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The Known Universe

Sadik B

Well-known member
#1
There is the thread Kier started about the Scale of the Universe. This is a video which takes viewers from the Himalayas through our atmosphere and the inky black of space to the afterglow of the Big Bang. Every star, planet, and quasar seen in the film is possible because of the world's most complete four-dimensional map of the universe, the Digital Universe Atlas that is maintained and updated by astrophysicists at the American Museum of Natural History. The new film, created by the Museum,was part of an exhibition, Visions of the Cosmos: From the Milky Ocean to an Evolving Universe, at the Rubin Museum of Art in Manhattan through May 2010.

 

jmurrayhead

Well-known member
#2
That was an amazing video. It really allows you to see the great distance between objects in space and how much "space" there really is. Little ole' Earth isn't even a blip.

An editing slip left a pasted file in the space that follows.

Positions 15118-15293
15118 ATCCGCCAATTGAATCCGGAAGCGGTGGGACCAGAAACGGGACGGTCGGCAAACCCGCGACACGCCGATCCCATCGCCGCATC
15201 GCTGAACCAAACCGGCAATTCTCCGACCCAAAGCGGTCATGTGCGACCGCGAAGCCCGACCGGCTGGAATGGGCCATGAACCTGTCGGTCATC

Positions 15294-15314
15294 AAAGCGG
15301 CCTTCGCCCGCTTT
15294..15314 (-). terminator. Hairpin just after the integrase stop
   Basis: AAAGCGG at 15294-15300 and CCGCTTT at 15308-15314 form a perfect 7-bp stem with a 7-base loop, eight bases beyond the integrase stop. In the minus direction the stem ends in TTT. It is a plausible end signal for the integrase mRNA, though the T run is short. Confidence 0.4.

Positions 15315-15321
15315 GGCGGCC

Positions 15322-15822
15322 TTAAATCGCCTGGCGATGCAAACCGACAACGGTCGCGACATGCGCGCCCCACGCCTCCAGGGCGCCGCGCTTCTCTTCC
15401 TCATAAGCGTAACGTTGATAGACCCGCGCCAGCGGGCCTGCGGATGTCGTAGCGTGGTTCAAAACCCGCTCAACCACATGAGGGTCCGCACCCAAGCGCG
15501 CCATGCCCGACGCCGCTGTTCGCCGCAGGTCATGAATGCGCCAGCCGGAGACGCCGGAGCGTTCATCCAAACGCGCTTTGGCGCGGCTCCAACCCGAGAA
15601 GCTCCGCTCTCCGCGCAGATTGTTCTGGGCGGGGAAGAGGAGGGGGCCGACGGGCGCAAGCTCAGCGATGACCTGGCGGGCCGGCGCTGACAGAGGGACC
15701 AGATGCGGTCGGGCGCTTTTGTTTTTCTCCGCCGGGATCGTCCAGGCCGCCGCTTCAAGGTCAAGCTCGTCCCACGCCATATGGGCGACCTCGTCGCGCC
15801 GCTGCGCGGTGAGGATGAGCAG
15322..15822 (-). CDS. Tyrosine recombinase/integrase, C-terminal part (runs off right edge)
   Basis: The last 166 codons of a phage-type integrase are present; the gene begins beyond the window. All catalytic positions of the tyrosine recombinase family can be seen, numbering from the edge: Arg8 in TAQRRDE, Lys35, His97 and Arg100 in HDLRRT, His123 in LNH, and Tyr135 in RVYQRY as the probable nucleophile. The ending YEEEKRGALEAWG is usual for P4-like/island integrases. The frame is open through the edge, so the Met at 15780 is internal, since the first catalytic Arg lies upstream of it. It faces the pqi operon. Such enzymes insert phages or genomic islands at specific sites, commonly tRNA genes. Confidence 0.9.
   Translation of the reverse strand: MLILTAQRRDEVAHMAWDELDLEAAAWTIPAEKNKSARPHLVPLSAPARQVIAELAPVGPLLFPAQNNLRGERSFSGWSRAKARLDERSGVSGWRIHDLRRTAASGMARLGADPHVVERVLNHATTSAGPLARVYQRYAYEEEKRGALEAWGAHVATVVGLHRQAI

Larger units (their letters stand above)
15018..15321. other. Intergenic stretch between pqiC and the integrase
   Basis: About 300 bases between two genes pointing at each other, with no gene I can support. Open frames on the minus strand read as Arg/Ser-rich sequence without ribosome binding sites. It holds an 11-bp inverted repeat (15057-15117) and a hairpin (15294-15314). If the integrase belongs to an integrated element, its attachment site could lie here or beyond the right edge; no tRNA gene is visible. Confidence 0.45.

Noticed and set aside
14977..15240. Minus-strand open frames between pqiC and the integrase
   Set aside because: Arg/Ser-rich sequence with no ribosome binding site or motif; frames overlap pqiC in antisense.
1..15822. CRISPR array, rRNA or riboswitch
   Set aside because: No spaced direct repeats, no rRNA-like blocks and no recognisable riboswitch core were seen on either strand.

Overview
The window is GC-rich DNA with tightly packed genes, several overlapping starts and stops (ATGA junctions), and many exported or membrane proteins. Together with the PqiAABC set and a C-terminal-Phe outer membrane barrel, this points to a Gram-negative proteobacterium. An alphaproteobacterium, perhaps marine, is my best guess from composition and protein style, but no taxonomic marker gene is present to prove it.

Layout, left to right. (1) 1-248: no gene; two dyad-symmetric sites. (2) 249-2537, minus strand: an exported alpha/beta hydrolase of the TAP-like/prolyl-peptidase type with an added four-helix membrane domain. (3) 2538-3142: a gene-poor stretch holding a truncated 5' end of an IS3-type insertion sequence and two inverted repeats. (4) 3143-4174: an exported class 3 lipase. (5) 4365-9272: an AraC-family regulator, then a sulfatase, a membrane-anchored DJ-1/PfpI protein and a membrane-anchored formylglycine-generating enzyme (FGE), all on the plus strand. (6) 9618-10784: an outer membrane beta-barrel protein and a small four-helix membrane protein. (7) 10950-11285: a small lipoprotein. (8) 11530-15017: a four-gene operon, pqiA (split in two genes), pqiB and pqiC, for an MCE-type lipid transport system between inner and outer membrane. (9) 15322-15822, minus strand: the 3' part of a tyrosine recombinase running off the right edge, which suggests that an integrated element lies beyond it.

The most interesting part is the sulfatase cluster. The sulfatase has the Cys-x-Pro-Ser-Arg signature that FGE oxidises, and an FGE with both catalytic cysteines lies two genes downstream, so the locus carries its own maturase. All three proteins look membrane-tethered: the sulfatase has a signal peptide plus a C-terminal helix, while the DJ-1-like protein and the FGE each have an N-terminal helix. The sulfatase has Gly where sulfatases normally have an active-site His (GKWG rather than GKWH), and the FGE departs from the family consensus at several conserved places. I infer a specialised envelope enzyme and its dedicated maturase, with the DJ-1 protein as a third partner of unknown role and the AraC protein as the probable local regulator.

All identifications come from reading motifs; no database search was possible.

Quillz

Well-known member
#4
Pale_Blue_Dot.png

From this distant vantage point, the Earth might not seem of particular interest. But for us, it's different. Look again at that dot. That's here, that's home, that's us. On it everyone you love, everyone you know, everyone you ever heard of, every human being who ever was, lived out their lives. The aggregate of our joy and suffering, thousands of confident religions, ideologies, and economic doctrines, every hunter and forager, every hero and coward, every creator and destroyer of civilization, every king and peasant, every young couple in love, every mother and father, hopeful child, inventor and explorer, every teacher of morals, every corrupt politician, every "superstar," every "supreme leader," every saint and sinner in the history of our species lived there – on a mote of dust suspended in a sunbeam.
The Earth is a very small stage in a vast cosmic arena. Think of the rivers of blood spilled by all those generals and emperors so that, in glory and triumph, they could become the momentary masters of a fraction of a dot. Think of the endless cruelties visited by the inhabitants of one corner of this pixel on the scarcely distinguishable inhabitants of some other corner, how frequent their misunderstandings, how eager they are to kill one another, how fervent their hatreds.